EDITOR’S NOTE: In the week before the presidential election, RealtyTrac is releasing a series of housing articles — dubbed the ‘Swing State Housing Scorecard’ — taking a closer look at eight swing states representing 95 electoral votes — Colorado, Florida, Iowa, Nevada, New Hampshire, Ohio, Virginia and Wisconsin. These states are considered tossups and crucial to winning the White House. The articles will evaluate how each state will lean if voters choose a candidate based on whether their state’s housing market is better off (presumably Obama) or worse off (presumably Romney) than it was four years ago.
Barack Obama broke the mold back in 2008, becoming the first Democrat in the past 10 presidential elections to count Virginia in the win column, reportedly thanks to changing demographics in the region. Whether he can muster a repeat performance this time around depends on a number of factors, including the condition of the state’s housing market.
If the voters of Virginia could cast their ballots based only on whether they feel the state’s housing market is better off today than it was four years ago, which presidential candidate would win? Well, according to housing market data analyzed by RealtyTrac the Democrats would be on a roll, and Obama would win the state.
Based on five housing metrics analyzed by RealtyTrac, President Obama would barely eke out a victory over Republican challenger Mitt Romney in The Old Dominion State by the narrowest of margins, taking the state’s 13 electoral votes come election night.
Of those key metrics — average home prices, unemployment, foreclosure inventory, foreclosure starts and percent of distressed sales — three were better off than four years ago, which presumably favors the Obama administration, while two were worse off than four years ago.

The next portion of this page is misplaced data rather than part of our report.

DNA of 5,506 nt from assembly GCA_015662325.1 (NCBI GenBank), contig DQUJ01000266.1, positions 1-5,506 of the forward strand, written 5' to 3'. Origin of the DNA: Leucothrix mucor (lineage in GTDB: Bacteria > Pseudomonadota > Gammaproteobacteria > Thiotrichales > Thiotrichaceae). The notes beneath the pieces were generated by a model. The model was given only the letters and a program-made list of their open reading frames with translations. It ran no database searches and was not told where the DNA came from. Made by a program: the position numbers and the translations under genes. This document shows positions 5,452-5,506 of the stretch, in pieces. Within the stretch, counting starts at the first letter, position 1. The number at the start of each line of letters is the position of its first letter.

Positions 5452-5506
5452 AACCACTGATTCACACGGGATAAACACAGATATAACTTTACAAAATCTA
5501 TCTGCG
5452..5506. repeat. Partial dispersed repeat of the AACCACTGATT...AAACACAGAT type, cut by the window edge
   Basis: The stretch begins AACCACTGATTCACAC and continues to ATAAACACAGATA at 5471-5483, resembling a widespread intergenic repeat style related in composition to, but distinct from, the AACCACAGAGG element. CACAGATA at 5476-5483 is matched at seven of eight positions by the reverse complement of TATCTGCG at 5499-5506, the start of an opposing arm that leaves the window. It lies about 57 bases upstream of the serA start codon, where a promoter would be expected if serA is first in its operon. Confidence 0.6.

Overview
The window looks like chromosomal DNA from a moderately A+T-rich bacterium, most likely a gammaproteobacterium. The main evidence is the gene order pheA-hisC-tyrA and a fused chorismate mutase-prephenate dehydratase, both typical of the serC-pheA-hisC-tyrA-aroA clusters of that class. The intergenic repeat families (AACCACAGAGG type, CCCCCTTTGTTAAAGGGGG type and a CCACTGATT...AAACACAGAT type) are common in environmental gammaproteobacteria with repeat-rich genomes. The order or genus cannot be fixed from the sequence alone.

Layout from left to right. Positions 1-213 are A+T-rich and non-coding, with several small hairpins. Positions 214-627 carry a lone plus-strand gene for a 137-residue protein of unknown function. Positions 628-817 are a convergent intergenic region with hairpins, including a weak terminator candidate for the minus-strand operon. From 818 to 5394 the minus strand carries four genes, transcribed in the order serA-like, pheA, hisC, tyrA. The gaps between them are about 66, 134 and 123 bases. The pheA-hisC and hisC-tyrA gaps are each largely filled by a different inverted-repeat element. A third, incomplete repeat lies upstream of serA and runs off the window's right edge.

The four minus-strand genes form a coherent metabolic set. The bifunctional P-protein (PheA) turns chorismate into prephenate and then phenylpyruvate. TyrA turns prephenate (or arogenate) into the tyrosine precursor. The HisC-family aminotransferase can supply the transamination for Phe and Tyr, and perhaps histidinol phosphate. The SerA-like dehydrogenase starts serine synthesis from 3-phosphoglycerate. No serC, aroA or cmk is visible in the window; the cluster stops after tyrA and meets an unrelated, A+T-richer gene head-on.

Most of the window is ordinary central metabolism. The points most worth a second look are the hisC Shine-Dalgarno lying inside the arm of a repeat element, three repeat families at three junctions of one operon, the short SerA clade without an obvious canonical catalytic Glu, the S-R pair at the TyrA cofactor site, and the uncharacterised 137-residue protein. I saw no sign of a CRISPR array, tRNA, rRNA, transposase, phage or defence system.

Between July 2008 and July 2012 the average sales price of a home in Virginia dropped 24 percent while unemployment rose 37 percent to 5.9 percent (although still well below the national average). But on the other hand the state’s foreclosure inventory and the number of foreclosure starts have both fallen (52 percent and 22 percent respectively) between September 2008 and September 2012. Also, distressed sales as a percentage of total home sales in the state have dropped 22 percent from the second quarter of 2008 to the same quarter this year. Balancing those five factors out puts the advantage into Obama’s court.
“Yes, housing in Virginia is substantially better off today than it was four years ago,” said author and real estate investor Lance Young. “I’m an active investor and routinely flip several properties each year in the Northern Virginia area, next to Washington, D.C. I have flipped three properties in 2012 and have another in the ‘pipeline’ that I am going to purchase in December.
“There are more sales in my area compared with the past four years; however, I am NOT seeing any notable increases in values. In fact, I believe that the market has gotten better because of low interest rates more than any other factor. It’s important to note that Northern Virginia is next to Washington, D.C., and the unemployment rate in this area is very low compared to the rest of the country.”